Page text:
Can putting mayors in charge of schools make urban schools work better?
It depends. That was the conclusion of a group of scholars and activists who gathered at a Washington think tank to discuss the popular strategy last week.
The forum, held at the American Enterprise Institute, used as a jumping-off point a new collection of essays about how mayors—to varying degrees—have become involved in education in Baltimore, Boston, Chicago, Cleveland, Detroit, and the District of Columbia.
Jeffrey R. Henig, the co-editor of the book, Mayors in the Middle: Politics, Race, and Mayoral Control of Urban Schools, told a group of about three dozen attendees that he was not yet certain himself whether the increasing popularity of mayoral control is “part of a solution or just another example of a policy du jour.”
On the one hand, he said, it makes sense: A mayor is situated to convene many stakeholders, work across budgetary and city- service lines, and use the bully pulpit to unify support for improving schools.
On the other hand, strong top-down control can risk shutting out key community voices, said Mr. Henig, a professor of political science and education at Teachers College, Columbia University.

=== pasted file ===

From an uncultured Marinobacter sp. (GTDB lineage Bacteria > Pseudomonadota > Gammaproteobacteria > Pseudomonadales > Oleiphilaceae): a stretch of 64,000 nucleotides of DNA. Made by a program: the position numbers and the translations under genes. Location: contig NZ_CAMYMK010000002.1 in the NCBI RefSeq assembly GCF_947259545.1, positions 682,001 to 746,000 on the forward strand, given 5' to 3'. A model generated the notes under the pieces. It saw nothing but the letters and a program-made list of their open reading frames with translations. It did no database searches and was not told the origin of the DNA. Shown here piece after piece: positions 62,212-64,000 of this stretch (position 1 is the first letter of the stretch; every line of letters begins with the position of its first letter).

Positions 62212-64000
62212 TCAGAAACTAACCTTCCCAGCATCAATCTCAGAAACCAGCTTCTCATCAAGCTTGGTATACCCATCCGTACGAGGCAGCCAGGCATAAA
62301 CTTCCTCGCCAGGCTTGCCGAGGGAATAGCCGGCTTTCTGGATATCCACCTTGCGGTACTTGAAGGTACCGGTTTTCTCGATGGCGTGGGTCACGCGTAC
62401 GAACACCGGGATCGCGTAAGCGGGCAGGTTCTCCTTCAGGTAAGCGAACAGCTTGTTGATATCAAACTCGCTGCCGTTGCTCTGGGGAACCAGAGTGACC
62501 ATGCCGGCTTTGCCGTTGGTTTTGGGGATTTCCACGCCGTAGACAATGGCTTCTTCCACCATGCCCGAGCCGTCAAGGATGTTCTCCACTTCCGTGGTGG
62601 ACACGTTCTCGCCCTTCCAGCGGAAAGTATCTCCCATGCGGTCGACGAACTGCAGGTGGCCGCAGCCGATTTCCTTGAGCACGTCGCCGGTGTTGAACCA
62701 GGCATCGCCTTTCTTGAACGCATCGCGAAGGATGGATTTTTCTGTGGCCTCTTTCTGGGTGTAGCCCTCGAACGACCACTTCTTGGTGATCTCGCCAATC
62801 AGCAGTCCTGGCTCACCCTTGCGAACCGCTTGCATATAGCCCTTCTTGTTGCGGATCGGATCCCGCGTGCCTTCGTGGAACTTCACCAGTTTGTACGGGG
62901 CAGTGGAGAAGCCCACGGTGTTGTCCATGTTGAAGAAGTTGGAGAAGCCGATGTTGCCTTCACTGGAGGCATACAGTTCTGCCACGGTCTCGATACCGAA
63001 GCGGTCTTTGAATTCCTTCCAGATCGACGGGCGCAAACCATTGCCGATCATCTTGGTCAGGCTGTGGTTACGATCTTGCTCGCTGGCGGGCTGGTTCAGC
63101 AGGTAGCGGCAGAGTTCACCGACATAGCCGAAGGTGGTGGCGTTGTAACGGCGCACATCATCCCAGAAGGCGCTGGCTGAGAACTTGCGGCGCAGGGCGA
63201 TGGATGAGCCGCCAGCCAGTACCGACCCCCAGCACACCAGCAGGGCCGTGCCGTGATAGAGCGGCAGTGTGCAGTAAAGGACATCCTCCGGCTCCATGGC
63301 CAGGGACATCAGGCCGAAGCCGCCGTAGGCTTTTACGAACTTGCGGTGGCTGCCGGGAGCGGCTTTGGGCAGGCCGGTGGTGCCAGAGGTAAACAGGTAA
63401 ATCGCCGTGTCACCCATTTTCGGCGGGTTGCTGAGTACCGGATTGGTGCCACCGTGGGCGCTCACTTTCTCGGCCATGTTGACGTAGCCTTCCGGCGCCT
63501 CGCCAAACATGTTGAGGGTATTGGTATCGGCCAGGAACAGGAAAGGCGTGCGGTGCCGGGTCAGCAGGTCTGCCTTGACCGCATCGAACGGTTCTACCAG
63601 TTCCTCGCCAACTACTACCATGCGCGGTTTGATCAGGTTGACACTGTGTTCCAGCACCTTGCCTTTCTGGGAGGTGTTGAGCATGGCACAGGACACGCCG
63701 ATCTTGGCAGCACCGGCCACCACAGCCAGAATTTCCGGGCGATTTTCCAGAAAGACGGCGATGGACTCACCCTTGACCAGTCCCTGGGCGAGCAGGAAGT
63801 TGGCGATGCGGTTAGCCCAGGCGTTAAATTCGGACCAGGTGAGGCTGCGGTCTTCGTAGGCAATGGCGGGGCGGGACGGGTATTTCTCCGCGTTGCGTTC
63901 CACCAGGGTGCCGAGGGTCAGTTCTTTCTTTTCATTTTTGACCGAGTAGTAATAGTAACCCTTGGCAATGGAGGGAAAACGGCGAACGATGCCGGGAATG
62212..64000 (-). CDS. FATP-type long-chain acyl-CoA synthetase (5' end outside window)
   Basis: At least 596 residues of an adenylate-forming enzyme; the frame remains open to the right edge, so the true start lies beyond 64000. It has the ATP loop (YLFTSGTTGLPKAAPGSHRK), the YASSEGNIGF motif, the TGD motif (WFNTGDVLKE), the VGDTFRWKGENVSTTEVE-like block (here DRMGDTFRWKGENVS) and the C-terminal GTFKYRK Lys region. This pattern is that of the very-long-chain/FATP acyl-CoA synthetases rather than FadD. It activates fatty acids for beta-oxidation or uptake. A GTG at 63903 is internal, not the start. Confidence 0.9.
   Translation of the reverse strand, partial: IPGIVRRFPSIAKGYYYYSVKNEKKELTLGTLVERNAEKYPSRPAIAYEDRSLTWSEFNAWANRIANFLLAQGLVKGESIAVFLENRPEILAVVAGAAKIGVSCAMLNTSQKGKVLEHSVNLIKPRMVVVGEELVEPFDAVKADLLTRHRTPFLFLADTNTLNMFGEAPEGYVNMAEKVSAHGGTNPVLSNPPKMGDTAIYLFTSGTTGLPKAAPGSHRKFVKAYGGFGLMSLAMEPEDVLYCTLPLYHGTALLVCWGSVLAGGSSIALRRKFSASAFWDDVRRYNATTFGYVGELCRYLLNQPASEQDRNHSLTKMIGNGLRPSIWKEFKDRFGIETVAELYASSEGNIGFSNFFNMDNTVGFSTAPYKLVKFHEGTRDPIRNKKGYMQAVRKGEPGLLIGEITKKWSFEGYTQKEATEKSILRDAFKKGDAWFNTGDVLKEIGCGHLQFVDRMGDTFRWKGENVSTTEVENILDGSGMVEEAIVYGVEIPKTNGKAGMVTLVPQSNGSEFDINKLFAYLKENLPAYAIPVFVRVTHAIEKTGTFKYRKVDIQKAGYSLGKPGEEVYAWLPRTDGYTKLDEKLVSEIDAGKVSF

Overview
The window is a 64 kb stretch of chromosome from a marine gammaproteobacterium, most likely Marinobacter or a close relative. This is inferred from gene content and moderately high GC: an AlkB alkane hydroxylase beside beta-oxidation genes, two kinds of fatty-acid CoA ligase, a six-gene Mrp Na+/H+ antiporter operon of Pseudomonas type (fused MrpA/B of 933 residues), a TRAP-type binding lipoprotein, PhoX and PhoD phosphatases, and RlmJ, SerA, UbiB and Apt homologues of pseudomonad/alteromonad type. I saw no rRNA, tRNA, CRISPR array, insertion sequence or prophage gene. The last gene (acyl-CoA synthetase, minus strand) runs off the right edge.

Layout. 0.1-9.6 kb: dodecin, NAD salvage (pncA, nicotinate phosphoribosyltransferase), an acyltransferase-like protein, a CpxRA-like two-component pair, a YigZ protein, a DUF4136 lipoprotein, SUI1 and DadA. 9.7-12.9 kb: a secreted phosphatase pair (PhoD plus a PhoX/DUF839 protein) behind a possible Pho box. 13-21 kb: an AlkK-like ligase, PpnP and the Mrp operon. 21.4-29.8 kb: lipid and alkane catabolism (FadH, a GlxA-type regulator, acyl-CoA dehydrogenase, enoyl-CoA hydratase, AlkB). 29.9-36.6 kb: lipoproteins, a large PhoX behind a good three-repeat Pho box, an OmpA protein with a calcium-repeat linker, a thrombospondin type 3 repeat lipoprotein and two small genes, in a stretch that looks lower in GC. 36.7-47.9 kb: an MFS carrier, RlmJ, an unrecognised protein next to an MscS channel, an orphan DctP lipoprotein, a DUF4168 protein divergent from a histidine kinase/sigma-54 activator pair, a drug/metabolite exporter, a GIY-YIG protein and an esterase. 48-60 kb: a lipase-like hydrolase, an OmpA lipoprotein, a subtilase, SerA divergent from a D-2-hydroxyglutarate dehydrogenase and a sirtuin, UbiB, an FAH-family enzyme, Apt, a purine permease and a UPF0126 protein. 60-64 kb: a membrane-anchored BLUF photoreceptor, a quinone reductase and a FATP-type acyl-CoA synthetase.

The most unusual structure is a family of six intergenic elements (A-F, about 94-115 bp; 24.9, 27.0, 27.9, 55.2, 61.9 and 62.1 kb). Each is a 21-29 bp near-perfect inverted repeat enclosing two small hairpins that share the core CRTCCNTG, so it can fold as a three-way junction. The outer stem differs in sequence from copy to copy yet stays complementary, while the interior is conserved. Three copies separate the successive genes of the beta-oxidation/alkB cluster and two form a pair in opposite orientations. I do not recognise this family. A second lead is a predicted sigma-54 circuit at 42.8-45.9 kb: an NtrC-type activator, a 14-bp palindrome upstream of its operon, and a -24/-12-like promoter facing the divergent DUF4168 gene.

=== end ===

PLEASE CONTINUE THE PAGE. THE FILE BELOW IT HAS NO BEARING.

Strategies begun by one mayor can fizzle when a successor takes office, said Wilbur C. Rich, the book’s other co-editor and a professor of political science at Wellesley College. But placing more power in a mayor’s hands can generate greater interest in schools, he said, “and they need it.”
The authors refer to the shift in school governance as “mayor-centrism.”
Fritz Edelstein, a senior adviser to the U.S. Conference of Mayors, noted that mayors don’t need formal, legal power over schools to make a difference. He cited a half-dozen examples of cities in which mayors are playing central roles in building new facilities, starting after-school programs, and forging other improvements.
In the end, the scholars agreed, there is little or no hard evidence to suggest that increased mayoral control, in and of itself, boosts student achievement.
“It’s a leap of faith, a hope, a sense of something to try,” Mr. Henig said. “But it’s not evidence-based.”
A version of this article appeared in the June 09, 2004 edition of Education Week